March 26, 2015 – The Center for Community and Population Health Improvement is designed to foster collaboration among community partners, researchers, and health system leaders.
A new center at the DCRI aims to translate clinical discoveries into healthier communities in the southeastern United States.
The Duke Center for Community and Population Health Improvement is designed to foster collaboration among community partners, researchers, and health system leaders. The new center seeks to decrease health inequities in the Southeast and across the country through studies designed to intervene at both the individual and community level. The center’s goal is to better understand how to sustain improvements in community and population health over the long term.
The center, led by Ebony Boulware, MD, MPH, will work closely with community partners to build upon the success of ongoing Duke projects such as the MURDOCK Study in Kannapolis, the Durham Diabetes Coalition, and the Southeastern Diabetes Initiative.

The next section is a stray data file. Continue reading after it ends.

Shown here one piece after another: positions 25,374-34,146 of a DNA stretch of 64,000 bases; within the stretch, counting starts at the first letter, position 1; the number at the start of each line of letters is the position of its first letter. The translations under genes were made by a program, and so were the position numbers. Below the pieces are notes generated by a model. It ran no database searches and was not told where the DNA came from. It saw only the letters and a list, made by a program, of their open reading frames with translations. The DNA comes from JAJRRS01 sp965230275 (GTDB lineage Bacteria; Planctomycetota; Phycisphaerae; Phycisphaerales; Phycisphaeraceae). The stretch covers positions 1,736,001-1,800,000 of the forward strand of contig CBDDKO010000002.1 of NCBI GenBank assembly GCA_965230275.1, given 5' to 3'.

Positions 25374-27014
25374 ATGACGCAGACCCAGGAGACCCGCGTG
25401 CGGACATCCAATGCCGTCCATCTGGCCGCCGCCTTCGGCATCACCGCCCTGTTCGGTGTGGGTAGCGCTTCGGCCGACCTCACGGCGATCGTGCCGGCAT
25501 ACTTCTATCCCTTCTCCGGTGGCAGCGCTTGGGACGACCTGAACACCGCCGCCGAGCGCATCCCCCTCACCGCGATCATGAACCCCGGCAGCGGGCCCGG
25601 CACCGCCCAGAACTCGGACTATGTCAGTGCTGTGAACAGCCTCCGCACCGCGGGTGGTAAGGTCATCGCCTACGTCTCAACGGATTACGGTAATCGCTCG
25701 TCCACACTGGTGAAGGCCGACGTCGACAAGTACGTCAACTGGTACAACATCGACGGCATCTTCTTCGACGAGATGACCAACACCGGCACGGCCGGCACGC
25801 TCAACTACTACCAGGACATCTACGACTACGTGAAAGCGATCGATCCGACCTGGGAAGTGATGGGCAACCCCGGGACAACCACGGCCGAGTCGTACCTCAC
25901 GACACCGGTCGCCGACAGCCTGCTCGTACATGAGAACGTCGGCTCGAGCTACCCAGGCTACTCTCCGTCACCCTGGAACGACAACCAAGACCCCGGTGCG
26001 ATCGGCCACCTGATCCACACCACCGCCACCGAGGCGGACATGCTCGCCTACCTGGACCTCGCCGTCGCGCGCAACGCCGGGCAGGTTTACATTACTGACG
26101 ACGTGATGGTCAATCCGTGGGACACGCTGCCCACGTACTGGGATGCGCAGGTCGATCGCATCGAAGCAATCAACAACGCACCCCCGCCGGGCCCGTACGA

“Community and population health research and implementation is a team effort,” Boulware said, “and the Center brings together health practitioners and investigators from multiple sources.”
A cornerstone of the new center is a massive database containing information on more than 4 million patients and 30 million patient visits at the Duke University Health System.
Investigators will use these anonymized data to build hypotheses, conduct long-term studies in large populations, compare the effectiveness of treatments, and identify opportunities for interventions. The database will also provide information for communities to assess health needs and set priorities.
“An interdisciplinary focus on the health of large groups of people is vital to helping translate research findings into practices and policies that will improve the health of our nation,” DCRI Executive Director Eric Peterson, MD, MPH, said. “This new center is an important step in that direction.”